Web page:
How do you view the relationship of and between, PR and social media?
Do you see them as all part of the same mix? Perhaps as separate tools to achieve the same goal? Or, do you favour the idea that they serve very different purposes and therefore cannot be viewed as a collaborative?
Public relations has, at its core level, always been about the intention of creating dialogue that informs decisions. It’s about the building of relationships to generate conversation and thus increase audience and awareness.
Of course, there will naturally be those who argue that today, in the world of ‘instant’ social media, the very purpose of the press release (one of the known PR functions) and its bid to win column inches in traditional means, is outdated and irrelevant.
But that’s not the entire picture.
Public relations is the artform of the storytelling, and while it may be true that it’s now easier to reach a campaign message direct to the recipient without the intermediary of an editor, that wider story, development, and goal-setting identification is as vital as ever when one wants to expose a product or service.
Perhaps the answer here is for us in the creative industries to look less at whether we can ‘replace’ one another in our field, but whether our ‘toolbox’ is further expanded and makes a client’s potential outcomes even better.
Let’s take that press release for example.
The fact that it’s a single source of considered and strategically plotted story-telling – complete with stats and comment and a context – makes it full of integrity when received on the editor’s desk.
Now here’s the clever bit….
View it that social media then ‘aids’ the mix of PR, and you can see why an editor would see even more credibility and newsworthiness to his or her audience when the same press release also sits in the context of a weblink to a social media post demonstrating that thousands are already ‘liking’ or ‘discussing’ that same piece of news generation online.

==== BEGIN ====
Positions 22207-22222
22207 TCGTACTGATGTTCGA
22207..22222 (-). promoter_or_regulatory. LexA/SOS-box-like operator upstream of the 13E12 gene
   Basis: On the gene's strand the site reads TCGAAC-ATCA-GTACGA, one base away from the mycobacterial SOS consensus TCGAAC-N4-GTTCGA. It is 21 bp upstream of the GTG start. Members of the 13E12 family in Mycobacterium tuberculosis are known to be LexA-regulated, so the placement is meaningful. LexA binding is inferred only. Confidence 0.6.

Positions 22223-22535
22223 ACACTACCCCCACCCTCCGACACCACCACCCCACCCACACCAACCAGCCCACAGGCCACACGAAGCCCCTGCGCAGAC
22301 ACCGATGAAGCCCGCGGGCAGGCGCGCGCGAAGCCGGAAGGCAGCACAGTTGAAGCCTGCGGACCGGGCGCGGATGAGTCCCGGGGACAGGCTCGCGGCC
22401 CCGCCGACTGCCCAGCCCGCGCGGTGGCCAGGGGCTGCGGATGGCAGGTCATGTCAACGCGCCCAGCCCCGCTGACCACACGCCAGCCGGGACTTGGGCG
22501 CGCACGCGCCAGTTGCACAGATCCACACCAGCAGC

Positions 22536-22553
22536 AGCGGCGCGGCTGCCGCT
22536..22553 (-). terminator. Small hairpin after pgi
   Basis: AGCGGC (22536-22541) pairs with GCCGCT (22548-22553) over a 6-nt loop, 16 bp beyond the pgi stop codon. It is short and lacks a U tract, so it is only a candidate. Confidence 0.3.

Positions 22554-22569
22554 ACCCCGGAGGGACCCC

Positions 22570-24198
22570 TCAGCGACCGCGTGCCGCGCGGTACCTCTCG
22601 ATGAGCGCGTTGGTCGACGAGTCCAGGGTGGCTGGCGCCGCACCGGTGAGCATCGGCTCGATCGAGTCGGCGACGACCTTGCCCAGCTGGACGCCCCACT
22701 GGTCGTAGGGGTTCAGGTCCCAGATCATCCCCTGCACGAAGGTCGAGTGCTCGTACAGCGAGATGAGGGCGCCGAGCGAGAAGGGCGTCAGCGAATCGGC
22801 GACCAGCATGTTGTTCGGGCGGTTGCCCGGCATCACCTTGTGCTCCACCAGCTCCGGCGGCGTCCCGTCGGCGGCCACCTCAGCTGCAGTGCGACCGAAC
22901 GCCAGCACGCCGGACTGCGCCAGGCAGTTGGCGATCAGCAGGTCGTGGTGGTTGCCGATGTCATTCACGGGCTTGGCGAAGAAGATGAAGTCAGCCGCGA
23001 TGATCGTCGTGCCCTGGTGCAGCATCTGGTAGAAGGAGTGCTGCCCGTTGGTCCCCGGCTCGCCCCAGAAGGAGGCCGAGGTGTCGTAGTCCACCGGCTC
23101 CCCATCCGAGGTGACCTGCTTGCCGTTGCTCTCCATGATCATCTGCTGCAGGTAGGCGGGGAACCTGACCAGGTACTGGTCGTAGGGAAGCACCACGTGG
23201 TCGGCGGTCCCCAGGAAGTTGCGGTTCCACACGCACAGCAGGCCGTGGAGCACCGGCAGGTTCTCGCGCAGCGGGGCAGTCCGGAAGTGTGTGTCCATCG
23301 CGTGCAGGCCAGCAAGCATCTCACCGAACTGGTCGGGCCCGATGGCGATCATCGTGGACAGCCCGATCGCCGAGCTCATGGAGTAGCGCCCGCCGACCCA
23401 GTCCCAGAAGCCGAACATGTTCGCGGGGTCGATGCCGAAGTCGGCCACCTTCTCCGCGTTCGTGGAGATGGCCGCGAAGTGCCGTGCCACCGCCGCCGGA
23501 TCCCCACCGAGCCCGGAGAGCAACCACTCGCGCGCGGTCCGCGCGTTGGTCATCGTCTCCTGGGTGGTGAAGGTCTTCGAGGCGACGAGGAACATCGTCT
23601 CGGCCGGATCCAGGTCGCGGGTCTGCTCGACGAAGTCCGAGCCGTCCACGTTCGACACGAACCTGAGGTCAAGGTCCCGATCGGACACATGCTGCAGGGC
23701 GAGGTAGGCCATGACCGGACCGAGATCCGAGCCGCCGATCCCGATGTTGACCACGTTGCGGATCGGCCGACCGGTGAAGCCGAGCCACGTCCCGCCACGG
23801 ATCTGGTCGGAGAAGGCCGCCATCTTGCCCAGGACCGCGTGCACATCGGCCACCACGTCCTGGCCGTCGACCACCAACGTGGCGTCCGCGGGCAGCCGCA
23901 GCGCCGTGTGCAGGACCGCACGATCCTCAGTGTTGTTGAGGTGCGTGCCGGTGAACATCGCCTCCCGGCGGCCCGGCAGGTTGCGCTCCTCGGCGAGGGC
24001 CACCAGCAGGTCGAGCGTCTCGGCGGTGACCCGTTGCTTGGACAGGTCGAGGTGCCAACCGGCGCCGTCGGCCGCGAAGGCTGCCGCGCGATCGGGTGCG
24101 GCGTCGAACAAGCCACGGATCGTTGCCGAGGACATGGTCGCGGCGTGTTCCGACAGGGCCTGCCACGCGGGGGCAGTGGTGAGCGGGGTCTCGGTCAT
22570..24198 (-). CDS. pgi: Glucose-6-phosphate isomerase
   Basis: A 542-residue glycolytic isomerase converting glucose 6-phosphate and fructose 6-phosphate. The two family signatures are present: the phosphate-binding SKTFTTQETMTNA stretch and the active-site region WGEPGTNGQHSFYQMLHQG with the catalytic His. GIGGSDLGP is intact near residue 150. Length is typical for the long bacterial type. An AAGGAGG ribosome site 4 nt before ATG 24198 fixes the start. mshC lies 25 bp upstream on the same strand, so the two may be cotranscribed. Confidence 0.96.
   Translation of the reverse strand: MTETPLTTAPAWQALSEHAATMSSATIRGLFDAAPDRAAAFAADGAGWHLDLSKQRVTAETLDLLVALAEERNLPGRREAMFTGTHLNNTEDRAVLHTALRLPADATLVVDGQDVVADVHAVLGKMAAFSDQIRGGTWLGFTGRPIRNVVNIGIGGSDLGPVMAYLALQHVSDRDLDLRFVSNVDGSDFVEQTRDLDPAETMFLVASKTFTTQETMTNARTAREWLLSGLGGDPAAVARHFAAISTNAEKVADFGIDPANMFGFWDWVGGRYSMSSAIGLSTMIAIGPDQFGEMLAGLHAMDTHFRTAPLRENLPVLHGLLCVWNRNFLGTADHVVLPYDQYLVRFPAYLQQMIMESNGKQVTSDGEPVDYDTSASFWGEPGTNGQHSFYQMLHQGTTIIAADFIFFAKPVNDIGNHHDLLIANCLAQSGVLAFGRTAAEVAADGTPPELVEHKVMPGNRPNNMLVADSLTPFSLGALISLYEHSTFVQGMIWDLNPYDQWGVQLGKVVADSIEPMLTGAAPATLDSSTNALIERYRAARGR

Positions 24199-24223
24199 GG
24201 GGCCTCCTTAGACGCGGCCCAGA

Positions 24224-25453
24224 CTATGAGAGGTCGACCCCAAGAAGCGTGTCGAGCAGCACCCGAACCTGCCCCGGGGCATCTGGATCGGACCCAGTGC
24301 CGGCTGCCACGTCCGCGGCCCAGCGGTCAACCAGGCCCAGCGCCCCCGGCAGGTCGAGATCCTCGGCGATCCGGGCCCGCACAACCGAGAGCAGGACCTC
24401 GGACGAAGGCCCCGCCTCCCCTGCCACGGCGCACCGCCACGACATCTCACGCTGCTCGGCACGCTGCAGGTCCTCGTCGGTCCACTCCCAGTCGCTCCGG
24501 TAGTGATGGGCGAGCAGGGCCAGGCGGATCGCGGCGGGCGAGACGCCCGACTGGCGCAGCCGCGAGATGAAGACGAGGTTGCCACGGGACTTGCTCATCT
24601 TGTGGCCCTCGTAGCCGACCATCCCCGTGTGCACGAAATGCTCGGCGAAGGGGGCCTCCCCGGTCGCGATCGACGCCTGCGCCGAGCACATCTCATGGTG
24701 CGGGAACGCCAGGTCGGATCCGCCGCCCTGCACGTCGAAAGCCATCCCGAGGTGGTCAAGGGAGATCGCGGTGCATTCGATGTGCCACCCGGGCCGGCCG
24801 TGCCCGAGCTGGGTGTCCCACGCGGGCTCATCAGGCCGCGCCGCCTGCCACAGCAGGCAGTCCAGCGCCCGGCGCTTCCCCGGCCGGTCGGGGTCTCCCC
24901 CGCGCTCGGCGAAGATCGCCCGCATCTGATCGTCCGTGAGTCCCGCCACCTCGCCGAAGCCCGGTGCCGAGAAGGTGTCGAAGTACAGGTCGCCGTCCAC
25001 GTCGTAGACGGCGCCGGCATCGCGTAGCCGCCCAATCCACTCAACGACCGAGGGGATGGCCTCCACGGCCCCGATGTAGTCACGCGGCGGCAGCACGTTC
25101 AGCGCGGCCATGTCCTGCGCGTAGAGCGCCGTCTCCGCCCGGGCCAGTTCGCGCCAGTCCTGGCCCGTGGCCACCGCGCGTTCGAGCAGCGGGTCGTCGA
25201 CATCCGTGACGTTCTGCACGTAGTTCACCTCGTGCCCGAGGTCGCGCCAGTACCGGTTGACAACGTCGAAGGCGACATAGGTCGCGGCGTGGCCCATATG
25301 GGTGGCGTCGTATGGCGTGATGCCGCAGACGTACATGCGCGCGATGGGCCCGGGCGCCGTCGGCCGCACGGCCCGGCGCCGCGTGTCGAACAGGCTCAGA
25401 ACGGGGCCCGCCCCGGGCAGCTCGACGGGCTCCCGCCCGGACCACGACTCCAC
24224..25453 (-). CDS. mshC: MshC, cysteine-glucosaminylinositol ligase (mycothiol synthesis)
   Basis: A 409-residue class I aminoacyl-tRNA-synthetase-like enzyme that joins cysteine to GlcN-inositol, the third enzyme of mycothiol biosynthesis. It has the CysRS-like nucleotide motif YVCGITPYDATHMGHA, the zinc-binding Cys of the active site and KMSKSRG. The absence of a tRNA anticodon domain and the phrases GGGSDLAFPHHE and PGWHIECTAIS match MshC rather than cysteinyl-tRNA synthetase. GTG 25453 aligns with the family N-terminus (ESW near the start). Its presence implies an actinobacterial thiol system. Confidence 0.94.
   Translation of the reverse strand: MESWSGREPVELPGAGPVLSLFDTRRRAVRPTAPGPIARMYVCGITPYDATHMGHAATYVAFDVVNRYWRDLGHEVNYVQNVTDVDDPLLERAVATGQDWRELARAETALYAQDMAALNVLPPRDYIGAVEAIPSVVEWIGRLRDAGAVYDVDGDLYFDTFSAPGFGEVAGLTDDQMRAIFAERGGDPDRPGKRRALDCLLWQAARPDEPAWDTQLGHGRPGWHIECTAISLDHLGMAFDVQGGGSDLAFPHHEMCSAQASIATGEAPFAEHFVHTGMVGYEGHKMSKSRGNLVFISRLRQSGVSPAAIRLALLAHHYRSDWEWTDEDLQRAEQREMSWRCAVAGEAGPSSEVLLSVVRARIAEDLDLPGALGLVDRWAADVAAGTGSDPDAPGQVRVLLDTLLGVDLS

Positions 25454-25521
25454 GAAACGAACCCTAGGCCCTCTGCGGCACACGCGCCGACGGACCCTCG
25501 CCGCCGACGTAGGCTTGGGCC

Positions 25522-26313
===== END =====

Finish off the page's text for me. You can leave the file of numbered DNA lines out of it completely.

What it tells the editor collectively is that, yes, it’s credible, and yes – its transmission is causing a stir and therefore has a place in his/her news medium too.
Let’s not forget that Public Relations has the word ‘relations’ in its description for a reason. It is not merely a ‘broadcast’ function, but an evolving, organic, changing effort to influence and educate audiences at all levels.
It is about identifying which relationships are the right ones to target and expanding on them with the appropriate content creation.
Social media, meanwhile, takes the framed conversation and helps it to keep radiating in an ongoing way as the public relations activity does its work.
Most likely, it has the power to turn the conversation into a stronger ‘call to action’ too.
What’s certainly clear, is that we’re in an age of communication channels where ‘togetherness’ has the best opportunity to win client confidence and deliver measurable results.
Done to a full extent, social media activity should be about more than just ‘dishing out the same PR-initiated content’, but applying the tactics and skills of accomplished digital experts to ensure its reaching where it should, at the right time, and with the right outcomes.
Likewise, that digital expertise means some of the gripes around the ‘unquantifiable nature’ of traditional PR (we all know the despair around AVE!), can now begin to be answered with bringing more undeniable stats-and-facts results to an original public relations campaign.
So what does this ultimately reveal about the defining start and stop from PR to social media?
Well, there really can be only one conclusion.
No one output or expert can be considered to be a masterful solution for all ends of the content and news-generation spectrum.
If we all want happy clients, with measurable results, achieving effective delivery that’s organically growing and ever mindful of human behaviours and changing habits – then we ALL have to pull up a seat at the table.
A conversation is only a conversation with multiple parties. Forget that and you forget the very essence of public relations.